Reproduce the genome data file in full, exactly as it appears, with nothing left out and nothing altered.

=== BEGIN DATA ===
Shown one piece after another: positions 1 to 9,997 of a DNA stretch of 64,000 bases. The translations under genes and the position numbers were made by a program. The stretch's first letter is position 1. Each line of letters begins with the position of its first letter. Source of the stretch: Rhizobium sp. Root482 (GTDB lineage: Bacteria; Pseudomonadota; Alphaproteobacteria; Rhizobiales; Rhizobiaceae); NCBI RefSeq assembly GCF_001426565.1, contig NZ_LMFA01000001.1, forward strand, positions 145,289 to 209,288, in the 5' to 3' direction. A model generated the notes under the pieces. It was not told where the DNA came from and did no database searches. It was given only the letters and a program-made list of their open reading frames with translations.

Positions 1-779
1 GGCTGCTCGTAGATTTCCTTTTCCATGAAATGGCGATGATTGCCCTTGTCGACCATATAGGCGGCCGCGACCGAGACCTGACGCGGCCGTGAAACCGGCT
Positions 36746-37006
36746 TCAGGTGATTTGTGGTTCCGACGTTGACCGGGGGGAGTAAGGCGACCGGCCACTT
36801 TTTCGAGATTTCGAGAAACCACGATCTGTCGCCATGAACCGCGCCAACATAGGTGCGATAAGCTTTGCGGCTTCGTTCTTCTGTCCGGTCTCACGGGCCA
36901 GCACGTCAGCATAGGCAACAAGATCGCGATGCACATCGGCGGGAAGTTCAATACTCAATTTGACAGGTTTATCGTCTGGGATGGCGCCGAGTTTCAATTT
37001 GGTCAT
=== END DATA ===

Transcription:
Shown one piece after another: positions 1 to 9,997 of a DNA stretch of 64,000 bases. The translations under genes and the position numbers were made by a program. The stretch's first letter is position 1. Each line of letters begins with the position of its first letter. Source of the stretch: Rhizobium sp. Root482 (GTDB lineage: Bacteria; Pseudomonadota; Alphaproteobacteria; Rhizobiales; Rhizobiaceae); NCBI RefSeq assembly GCF_001426565.1, contig NZ_LMFA01000001.1, forward strand, positions 145,289 to 209,288, in the 5' to 3' direction. A model generated the notes under the pieces. It was not told where the DNA came from and did no database searches. It was given only the letters and a program-made list of their open reading frames with translations.

Positions 1-779
1 GGCTGCTCGTAGATTTCCTTTTCCATGAAATGGCGATGATTGCCCTTGTCGACCATATAGGCGGCCGCGACCGAGACCTGACGCGGCCGTGAAACCGGCT
Positions 36746-37006
36746 TCAGGTGATTTGTGGTTCCGACGTTGACCGGGGGGAGTAAGGCGACCGGCCACTT
36801 TTTCGAGATTTCGAGAAACCACGATCTGTCGCCATGAACCGCGCCAACATAGGTGCGATAAGCTTTGCGGCTTCGTTCTTCTGTCCGGTCTCACGGGCCA
36901 GCACGTCAGCATAGGCAACAAGATCGCGATGCACATCGGCGGGAAGTTCAATACTCAATTTGACAGGTTTATCGTCTGGGATGGCGCCGAGTTTCAATTT
37001 GGTCAT